Agustin Pecos
Agustín (Cota) Pecos, last of his pueblo, died 1919. Photographd by Kenneth M. Chapman, 1902. Museum of New Mexico

The outcry was resounding. Dozens of lawyers hurried into the fray, along with champions of Indian rights like John Collier and Stella Atwood. One estimate put the number of non-Indian, property-holding trespassers on Pueblo grants at three thousand. Were they all to be ejected and the lands restored to the Indians? Were they to be compensated? Or were they to stay put and let the government compensate the Indians? And what about a long-abandoned pueblo like Pecos? On the advice of white friends, Pablo Toya, son of Juan Antonio, requested in 1921 a certified copy of the patent to the Pecos Pueblo grant. The paper issued to his father had been lost.

The three-man Pueblo Lands Board, created by Congress in 1924 to identify all valid non-Indian holdings within the external boundaries of recognized Pueblo Indian grants or purchases and to assess the Pueblos' losses, did not get around to Pecos until 1929. Even though, the pueblo had been abandoned under the previous sovereignty of Mexico, the Board reasoned that the United States government, by confirming the grant to the Pecos remnant at Jémez, had obligated itself to protect the Indians' interest, which it had failed to do. As a result, the Indians claiming Pecos ancestry—whose numbers based on church records were now estimated as high as 250—deserved an award.

A somewhat exaggerated 19th-century sketch of Pecos. William M. Thayer, Marvels of the New West (Norwich, 1888)

In the meantime, Gross, Kelly and Company had filed suit to quiet title on the whole grant. Rather than do battle in the courts with the exising village of Pecos, the company gave up its claim to the northern half in return for a quitclaim to the southern 9,831 acres. That settled that. The Pueblo Lands Board found in 1930 that the 339 adverse claims to Pecos lands had legally and utterly extinguished all Indian title to the entire 18,763.33-acre grant. None of the land was recoverable. As compensation, the Board recommended $1.50 per acre, based upon "approximate average value from the occupancy of this territory in 1846 to the present time," which amounted to an award of $28,145.00. In 1931, Congress appropriated that sum to the Bureau of Indian Affairs for the Pecos remnant at Jémez. Again that should have been that.

church and convento
Abandoned "Catholic Church" and convento, Pecos, 1846, by John Mix Stanley. Emory, Notes

But in 1946 the Indian Claims Commission Act, intended to settle once and for all Indian claims against the United States for loss of aboriginal lands, opened the door again. Instead of seeking to establish the Pecos Indians' shadowy claim to aboriginal territory, which, in the hands of competent expert witnesses might have been made to encompass all the drainage of the Pecos River for at least sixty miles from Tererro to Anton Chico, attorneys for the "Pueblo de Pecos" attacked only the amount of the previous award. It was, they alleged in a petition filed July 30, 1951, both "inadequate and insufficient." In response, the government alleged that the Pueblo de Pecos was not now a proper party to bring suit. The Pecos remnant and the Jémez, it seemed, had been merged in 1936 into the consolidated Pueblo de Jémez. Only it could bring suit.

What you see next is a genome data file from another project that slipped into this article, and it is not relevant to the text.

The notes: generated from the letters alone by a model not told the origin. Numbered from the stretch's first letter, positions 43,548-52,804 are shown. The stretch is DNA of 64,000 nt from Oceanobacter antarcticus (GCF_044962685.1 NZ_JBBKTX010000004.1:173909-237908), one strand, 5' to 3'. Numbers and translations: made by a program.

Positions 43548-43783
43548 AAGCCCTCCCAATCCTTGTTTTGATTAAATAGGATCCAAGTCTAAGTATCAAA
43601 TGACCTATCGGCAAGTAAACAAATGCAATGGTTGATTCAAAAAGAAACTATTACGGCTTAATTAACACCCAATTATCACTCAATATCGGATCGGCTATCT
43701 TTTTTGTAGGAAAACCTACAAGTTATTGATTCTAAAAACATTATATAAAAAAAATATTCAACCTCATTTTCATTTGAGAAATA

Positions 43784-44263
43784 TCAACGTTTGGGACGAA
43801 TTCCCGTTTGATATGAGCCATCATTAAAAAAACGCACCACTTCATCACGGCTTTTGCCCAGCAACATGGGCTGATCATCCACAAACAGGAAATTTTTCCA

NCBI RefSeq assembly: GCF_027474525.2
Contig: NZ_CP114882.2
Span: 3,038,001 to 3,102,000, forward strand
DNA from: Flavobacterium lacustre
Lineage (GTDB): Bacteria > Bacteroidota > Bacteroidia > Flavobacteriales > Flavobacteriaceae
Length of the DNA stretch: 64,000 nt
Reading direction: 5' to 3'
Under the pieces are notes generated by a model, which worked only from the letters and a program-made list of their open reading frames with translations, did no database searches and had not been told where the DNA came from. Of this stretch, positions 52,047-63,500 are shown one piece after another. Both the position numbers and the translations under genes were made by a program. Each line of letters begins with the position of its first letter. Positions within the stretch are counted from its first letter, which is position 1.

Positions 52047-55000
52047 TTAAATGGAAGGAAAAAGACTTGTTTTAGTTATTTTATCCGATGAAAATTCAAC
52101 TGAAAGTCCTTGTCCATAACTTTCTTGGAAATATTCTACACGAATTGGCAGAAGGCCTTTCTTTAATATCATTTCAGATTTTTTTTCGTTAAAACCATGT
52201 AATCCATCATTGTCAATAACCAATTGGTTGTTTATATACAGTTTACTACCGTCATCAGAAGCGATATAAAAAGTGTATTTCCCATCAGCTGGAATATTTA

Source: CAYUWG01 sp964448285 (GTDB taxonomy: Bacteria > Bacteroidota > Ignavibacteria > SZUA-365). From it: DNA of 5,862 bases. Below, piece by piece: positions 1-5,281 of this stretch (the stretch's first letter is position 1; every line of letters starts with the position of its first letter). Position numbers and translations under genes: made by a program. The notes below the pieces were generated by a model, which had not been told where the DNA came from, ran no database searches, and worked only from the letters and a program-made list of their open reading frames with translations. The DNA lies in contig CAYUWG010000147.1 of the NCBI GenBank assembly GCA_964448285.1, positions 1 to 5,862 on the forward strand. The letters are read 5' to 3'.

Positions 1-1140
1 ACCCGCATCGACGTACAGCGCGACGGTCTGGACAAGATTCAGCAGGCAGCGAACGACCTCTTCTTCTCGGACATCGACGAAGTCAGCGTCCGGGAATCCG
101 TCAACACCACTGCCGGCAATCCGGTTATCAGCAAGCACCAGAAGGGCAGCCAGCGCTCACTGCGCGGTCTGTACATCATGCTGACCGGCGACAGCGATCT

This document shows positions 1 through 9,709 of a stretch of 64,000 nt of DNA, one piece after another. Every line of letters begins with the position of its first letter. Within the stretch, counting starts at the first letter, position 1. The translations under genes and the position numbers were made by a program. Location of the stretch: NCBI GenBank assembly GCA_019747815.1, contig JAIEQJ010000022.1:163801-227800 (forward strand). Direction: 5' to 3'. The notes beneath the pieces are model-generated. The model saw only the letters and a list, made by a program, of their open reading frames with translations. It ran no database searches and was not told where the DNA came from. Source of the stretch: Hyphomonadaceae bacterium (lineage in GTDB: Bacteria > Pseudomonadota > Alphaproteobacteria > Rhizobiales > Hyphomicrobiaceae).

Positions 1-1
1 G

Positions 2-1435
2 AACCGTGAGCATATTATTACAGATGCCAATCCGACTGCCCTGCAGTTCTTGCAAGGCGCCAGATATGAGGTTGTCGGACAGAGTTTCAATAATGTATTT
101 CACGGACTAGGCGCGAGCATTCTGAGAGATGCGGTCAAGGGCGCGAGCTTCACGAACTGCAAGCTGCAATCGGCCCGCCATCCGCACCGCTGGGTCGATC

Undaunted, the lawyers for the Pecos in 1955 bid to amend their original petition by making the claimant all-inclusive: the "Pueblo de Pecos, Pueblo de Jémez, and Pueblo de Jémez acting for and on behalf of Pueblo de Pecos." They further moved to include "a plea of lack of fair and honorable dealings" on the part of the Pueblo Lands Board. It worked. Over government objections, the Commission allowed the a mended petition.

Finally heard on its merits in 1959, the Pecos plea fell short. The Commission, after reviewing the dealings of the Pueblo Lands Board, could find no evidence of negligence or unfairness. Since neither the Pecos nor the United States had appealed the decision at the time, the initial award stood as "a final judgment fixing the value of the lands and water rights lost by the Pecos Pueblo." Such a judgment was not subject to review or revision by the Indian Claims Commission. Case dismissed.

Still, they have not forgotten. Emboldened by the precedent of the Taos Blue Lake decision in 1971, which returned to the ownership of Taos pueblo an object of religious veneration, the Pecos have asked the New Mexico Department of Fish and Game to return to them the cave at Tererro, sixteen miles up the Pecos River from their former pueblo. It is sacred ground, they say.